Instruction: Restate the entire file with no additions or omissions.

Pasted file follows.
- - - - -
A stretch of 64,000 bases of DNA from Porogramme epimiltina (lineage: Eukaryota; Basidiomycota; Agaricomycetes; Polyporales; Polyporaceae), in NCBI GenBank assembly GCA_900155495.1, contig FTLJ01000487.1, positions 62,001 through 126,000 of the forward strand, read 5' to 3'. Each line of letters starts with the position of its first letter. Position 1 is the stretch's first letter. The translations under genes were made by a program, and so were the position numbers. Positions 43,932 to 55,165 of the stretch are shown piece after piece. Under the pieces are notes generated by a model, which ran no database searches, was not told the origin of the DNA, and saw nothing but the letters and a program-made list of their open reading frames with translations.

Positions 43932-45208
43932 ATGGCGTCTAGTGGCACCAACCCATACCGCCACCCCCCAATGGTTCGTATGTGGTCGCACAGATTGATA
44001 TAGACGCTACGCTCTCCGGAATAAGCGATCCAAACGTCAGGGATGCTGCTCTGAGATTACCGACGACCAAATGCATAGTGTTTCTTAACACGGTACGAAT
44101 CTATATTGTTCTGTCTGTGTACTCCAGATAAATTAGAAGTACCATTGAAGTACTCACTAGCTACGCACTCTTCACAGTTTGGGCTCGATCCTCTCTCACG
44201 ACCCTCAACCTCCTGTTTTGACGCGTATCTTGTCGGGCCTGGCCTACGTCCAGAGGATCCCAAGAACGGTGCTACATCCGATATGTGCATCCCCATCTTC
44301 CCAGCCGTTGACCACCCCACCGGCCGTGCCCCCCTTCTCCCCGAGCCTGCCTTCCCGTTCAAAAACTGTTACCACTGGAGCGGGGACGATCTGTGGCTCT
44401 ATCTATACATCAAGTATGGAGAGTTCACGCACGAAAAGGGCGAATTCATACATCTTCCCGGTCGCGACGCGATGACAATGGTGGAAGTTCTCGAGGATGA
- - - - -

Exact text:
A stretch of 64,000 bases of DNA from Porogramme epimiltina (lineage: Eukaryota; Basidiomycota; Agaricomycetes; Polyporales; Polyporaceae), in NCBI GenBank assembly GCA_900155495.1, contig FTLJ01000487.1, positions 62,001 through 126,000 of the forward strand, read 5' to 3'. Each line of letters starts with the position of its first letter. Position 1 is the stretch's first letter. The translations under genes were made by a program, and so were the position numbers. Positions 43,932 to 55,165 of the stretch are shown piece after piece. Under the pieces are notes generated by a model, which ran no database searches, was not told the origin of the DNA, and saw nothing but the letters and a program-made list of their open reading frames with translations.

Positions 43932-45208
43932 ATGGCGTCTAGTGGCACCAACCCATACCGCCACCCCCCAATGGTTCGTATGTGGTCGCACAGATTGATA
44001 TAGACGCTACGCTCTCCGGAATAAGCGATCCAAACGTCAGGGATGCTGCTCTGAGATTACCGACGACCAAATGCATAGTGTTTCTTAACACGGTACGAAT
44101 CTATATTGTTCTGTCTGTGTACTCCAGATAAATTAGAAGTACCATTGAAGTACTCACTAGCTACGCACTCTTCACAGTTTGGGCTCGATCCTCTCTCACG
44201 ACCCTCAACCTCCTGTTTTGACGCGTATCTTGTCGGGCCTGGCCTACGTCCAGAGGATCCCAAGAACGGTGCTACATCCGATATGTGCATCCCCATCTTC
44301 CCAGCCGTTGACCACCCCACCGGCCGTGCCCCCCTTCTCCCCGAGCCTGCCTTCCCGTTCAAAAACTGTTACCACTGGAGCGGGGACGATCTGTGGCTCT
44401 ATCTATACATCAAGTATGGAGAGTTCACGCACGAAAAGGGCGAATTCATACATCTTCCCGGTCGCGACGCGATGACAATGGTGGAAGTTCTCGAGGATGA